TriMet is seeking community input on how to name and promote the electronic fare system they are working on.
I once got to drive a Streetcar on a test track in the Czech Republic.
If you’d like to take a spin on the MAX test track at Ruby Junction, TriMet is running a sweepstakes…
I was out walking downtown this weekend when I noticed that Trimet has updated the rail system map to include the pending Orange Line route. I snapped a photo with my camera and while the news is nothing worth getting excited over, it does provide some changes to the existing map that make different regions a bit more clear.
Included on the map is also the closed loop of the Portland Streetcar Central Loop. Both routes are shown as “future service” and while the CL line future service is not in doubt, the new map answers no questions about future Orange & Yellow line service. Where will the Orange Line end on the north end of the route? Will the Yellow Line extend further south as some of the new platforms indicate?
The new maps provide no answers to these questions. I’m left wondering why Trimet went to the trouble of producing new maps that will be obsolete a year from now.
The appearance of the new map coincides with this morning’s first test of the Orange Line though which, when taken together, represent some visible forward momentum in the downtown area where the Orange Line is concerned.
TriMet held a press event today to unveil an all-electric bus.
The bus is on loan to the agency by the manufacturer, BYD Motors, for testing and demonstration purposes for the next two weeks.
I attended the event today, took a short demo ride, and interviewed TriMet and BYD representatives for this video.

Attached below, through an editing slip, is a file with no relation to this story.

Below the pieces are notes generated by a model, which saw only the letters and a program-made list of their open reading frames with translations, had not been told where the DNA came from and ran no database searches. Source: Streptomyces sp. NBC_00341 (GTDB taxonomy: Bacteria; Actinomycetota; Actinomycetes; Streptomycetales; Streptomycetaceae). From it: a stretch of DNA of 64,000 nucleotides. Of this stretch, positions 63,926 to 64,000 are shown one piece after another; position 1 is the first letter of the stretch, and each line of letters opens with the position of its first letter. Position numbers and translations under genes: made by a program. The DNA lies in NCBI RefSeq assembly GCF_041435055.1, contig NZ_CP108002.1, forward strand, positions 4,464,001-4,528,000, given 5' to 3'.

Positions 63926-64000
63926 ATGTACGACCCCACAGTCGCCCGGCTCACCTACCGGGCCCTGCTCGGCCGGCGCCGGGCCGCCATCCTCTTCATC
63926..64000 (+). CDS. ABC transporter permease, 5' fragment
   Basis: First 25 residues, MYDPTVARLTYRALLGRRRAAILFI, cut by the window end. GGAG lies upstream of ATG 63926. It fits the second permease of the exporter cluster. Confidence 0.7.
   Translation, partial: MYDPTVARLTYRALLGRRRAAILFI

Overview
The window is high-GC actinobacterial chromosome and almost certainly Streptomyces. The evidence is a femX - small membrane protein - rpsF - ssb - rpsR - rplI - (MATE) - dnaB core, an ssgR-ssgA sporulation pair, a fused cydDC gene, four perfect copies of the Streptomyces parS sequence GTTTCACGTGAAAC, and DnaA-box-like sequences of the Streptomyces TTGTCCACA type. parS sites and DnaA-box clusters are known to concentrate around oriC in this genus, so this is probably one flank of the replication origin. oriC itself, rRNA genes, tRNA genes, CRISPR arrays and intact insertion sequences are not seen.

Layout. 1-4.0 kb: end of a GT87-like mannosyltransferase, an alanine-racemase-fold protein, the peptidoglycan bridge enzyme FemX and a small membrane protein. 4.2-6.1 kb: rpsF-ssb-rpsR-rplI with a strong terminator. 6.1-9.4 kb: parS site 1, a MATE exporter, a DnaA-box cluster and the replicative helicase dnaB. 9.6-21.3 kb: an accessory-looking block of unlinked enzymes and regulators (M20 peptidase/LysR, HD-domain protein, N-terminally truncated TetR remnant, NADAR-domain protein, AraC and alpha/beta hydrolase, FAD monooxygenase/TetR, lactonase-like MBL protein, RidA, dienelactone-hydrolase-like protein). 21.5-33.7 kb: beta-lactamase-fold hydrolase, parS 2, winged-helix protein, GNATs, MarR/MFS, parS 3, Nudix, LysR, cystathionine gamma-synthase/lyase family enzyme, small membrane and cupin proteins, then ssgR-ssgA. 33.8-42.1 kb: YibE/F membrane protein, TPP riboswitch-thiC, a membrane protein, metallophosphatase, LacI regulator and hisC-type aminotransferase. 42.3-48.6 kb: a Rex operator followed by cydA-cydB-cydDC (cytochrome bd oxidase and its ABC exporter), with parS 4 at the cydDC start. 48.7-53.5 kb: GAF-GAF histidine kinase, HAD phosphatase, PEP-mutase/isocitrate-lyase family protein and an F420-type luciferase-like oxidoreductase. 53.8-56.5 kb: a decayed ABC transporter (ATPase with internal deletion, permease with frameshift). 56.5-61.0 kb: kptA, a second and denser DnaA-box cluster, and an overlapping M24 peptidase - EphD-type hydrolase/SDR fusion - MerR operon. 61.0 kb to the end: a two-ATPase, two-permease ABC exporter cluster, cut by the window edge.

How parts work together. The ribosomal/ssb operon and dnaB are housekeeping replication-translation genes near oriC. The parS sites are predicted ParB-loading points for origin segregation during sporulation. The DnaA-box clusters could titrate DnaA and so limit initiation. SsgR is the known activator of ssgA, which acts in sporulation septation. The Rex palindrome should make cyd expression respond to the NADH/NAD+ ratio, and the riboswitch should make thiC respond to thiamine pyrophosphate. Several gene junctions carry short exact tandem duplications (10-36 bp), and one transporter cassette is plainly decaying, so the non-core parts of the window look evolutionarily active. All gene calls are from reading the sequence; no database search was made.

The bus will be tested on a variety of routes with varying topography, and the public is invited to take free rides and give feedback. TriMet will be tweeting the routes served by the test bus.
You can also view TriMet’s press release here:
(It should be noted that the press release refers to 24hrs of operation. I asked for clarification on this and what they mean is that the bus can meet a standard daily duty cycle on most routes with a single charge – not 24hrs of continuous operation.)
In the recent article about the Southwest Corridor project, there was quite a bit of commentary written by “joe”, who is opposed to the project (or at least appears to be opposed to any major capital construction in the Tigard/Tualatin area), and is involved, in some fashion, with an initiative petition in Tualatin to require a public vote such transit projects. This thread isn’t for discussing the SWC or rapid transit (vs plain-old-bus-service), but another proposal that joe has mentioned in the other thread, and is also mentioned on the petitioner’s website:
The withdrawal of Tualatin from TriMet.
From the petitioner’s website:
We Do Want Tualatin voters given the right to have a public vote on transit projects, better bus transit service throughout Tualatin with more connections elsewhere with a less costly & better bus transit system like Wilsonville’s SMART.
[Emphasis in italics added by Portland Transport]
Is this a good–or viable–idea? Particularly from the view of transit users?
More, after the jump.